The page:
On October 21, 2010, the City of Fresno adopted the Council Orientation Act. The Act provides city council members an overview of Fresno’s government before they assume office. Councilmember Lee Brand, a representative of the 6th District, authored the legislation after experiencing Fresno’s current informal orientation process following his election to the council in 2008.
Traditionally, newly elected council members learned the ways of municipal government through experience after being inaugurated in January. The downside to this method of training is its gradual nature—taking as long as a whole year to fully instruct new officials. One benefit of the Act is that it would maximize the term efficiency of council members.
According to Brand, the City of Fresno can no longer afford to wait this long for a fully functioning council. Fresno’s government functions as a strong-mayor government, meaning that Mayor Ashley Swearengin acts as the city’s executive branch, while the City Council acts as the city’s legislature. In order for the seven council members to deliver the most comprehensive representation to their district constituents, the legislative body must meet under ideal conditions—each member prepared with at least a general knowledge of city government. While the responsibility and expectations of council members has only grown in recent years, the qualifications for running for office remain low. In order to run for council, candidates are only expected to be registered voters 30 days prior to filing nomination papers.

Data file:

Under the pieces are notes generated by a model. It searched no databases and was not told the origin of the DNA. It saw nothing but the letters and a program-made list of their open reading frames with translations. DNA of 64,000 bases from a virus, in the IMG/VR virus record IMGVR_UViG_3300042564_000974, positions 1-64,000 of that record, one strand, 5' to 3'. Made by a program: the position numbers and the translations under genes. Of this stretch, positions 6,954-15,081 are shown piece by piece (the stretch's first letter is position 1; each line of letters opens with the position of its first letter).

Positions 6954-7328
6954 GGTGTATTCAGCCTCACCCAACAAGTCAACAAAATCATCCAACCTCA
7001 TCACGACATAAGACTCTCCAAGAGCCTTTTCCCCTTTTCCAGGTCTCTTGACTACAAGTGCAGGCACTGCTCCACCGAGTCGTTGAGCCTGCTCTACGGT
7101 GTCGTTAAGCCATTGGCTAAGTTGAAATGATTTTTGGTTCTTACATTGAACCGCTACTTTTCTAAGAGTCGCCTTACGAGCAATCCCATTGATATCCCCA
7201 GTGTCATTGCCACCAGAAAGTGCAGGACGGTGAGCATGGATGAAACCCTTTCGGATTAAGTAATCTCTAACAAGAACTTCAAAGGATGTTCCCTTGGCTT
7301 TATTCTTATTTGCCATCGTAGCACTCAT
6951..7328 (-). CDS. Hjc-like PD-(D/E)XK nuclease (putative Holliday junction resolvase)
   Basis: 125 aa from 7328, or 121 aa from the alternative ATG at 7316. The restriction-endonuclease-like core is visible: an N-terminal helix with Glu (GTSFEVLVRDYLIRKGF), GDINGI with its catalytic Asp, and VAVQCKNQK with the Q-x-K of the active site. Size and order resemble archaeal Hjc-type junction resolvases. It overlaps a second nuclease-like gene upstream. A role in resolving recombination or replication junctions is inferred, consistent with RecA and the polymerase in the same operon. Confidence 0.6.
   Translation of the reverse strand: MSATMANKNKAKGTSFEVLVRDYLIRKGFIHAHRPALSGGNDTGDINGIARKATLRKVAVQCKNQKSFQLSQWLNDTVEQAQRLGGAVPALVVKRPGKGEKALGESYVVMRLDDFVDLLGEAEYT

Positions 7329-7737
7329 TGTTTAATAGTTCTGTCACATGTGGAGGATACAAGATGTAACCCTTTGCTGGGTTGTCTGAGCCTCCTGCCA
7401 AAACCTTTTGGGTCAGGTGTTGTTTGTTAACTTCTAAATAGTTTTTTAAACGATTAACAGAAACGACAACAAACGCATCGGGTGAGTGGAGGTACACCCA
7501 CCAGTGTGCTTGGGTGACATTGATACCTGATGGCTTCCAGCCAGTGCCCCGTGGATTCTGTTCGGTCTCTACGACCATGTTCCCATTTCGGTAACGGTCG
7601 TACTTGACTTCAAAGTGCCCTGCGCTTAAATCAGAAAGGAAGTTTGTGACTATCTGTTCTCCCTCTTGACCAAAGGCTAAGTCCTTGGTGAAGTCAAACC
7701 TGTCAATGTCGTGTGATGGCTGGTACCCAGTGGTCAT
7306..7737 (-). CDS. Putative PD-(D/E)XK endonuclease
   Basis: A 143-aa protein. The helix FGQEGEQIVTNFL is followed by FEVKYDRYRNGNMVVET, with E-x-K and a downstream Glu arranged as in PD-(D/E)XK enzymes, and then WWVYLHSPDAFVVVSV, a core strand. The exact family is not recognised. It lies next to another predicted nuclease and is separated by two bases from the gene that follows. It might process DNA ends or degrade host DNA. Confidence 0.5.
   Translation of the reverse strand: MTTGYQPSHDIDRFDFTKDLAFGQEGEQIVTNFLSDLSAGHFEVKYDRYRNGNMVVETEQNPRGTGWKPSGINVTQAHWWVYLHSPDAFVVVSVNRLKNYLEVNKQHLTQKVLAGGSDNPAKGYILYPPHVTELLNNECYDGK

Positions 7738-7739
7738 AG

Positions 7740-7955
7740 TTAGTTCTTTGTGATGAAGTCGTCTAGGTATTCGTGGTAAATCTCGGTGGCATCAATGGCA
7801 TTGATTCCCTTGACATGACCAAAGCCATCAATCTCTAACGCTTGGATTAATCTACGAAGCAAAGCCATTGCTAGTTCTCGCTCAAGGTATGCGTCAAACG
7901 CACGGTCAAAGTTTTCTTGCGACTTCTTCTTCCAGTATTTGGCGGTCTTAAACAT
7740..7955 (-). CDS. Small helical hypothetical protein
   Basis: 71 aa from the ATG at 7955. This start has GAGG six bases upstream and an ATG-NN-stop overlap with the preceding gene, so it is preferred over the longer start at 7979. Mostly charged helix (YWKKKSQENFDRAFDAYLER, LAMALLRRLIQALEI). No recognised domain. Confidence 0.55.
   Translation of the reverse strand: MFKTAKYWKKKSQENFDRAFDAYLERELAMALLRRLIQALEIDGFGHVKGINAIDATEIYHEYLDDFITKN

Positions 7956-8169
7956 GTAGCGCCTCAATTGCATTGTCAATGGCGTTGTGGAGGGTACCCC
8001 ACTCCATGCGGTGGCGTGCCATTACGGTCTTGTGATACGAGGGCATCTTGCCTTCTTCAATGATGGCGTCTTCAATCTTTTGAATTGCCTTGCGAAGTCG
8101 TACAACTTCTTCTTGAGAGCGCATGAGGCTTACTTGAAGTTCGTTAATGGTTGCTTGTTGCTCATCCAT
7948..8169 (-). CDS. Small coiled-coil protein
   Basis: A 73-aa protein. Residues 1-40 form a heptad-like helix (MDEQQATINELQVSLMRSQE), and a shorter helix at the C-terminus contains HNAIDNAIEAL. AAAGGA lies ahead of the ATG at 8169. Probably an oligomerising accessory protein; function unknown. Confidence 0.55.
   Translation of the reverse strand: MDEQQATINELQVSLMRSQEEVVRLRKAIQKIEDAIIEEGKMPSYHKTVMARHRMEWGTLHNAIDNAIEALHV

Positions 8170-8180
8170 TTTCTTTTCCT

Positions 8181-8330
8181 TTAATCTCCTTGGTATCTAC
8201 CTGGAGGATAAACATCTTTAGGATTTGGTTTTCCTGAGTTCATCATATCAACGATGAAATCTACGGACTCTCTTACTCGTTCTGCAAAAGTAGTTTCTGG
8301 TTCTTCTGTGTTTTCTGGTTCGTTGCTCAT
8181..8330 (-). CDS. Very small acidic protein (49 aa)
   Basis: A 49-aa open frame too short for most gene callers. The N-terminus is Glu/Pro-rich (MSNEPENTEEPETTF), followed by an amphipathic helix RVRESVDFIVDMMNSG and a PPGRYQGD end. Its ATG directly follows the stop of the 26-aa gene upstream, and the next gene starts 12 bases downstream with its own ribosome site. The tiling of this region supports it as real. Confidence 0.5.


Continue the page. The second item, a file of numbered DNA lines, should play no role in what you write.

The training is compromised of meetings with department heads, workshops, visits to city facilities, and meetings with city agencies. The workshops seek to provide officials with basic knowledge of budget and finance, land use planning, labor relations, and legislative processes.
Since the California State Assembly passed Bill 1234 in 2005, local government officials are required to receive basic ethics training. Fresno’s Council Orientation Act plans to supplement AB 1234 with more in-depth and city-specified training.
As a year has passed since the Act’s adoption, Fresno City is working on a formal report analyzing the Act’s effectiveness. The review will reflect on the implementation of the Act and any proposed amendments. Analysis of this review will provide other city governments with evidence as to whether or not the Act was beneficial to newly elected members and their functioning within the city council.